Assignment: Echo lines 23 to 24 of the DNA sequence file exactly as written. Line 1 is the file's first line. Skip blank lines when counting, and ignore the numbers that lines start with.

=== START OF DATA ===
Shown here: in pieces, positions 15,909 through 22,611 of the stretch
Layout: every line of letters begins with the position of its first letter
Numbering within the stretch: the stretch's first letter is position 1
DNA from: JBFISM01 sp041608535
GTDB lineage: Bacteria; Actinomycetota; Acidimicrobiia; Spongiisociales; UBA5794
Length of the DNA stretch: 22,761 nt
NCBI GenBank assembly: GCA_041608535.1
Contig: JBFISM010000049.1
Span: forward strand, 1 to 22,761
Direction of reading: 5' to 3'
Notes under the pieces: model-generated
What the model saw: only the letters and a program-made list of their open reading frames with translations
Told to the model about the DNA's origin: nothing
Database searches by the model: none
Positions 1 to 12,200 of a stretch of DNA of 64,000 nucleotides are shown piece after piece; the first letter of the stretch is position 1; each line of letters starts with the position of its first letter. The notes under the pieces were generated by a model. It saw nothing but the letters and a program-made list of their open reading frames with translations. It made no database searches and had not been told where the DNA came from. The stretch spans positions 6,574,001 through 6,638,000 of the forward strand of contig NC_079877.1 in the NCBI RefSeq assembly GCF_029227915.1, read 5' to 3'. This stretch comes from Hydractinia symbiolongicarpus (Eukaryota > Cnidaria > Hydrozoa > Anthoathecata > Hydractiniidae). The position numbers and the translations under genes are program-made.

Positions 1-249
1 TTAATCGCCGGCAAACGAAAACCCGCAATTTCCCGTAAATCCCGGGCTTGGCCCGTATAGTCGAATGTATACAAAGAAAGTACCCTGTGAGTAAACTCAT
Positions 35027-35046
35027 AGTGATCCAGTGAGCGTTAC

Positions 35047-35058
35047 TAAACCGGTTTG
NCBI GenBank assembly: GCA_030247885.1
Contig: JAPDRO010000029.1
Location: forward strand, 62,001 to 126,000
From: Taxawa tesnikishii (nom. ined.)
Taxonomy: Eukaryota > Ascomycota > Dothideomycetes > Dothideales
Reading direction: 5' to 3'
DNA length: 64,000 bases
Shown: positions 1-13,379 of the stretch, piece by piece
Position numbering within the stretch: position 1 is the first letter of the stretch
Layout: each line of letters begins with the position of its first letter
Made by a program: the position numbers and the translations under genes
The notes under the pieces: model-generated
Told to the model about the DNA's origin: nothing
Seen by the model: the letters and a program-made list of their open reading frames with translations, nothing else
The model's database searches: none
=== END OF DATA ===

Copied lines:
Contig: JAPDRO010000029.1
Location: forward strand, 62,001 to 126,000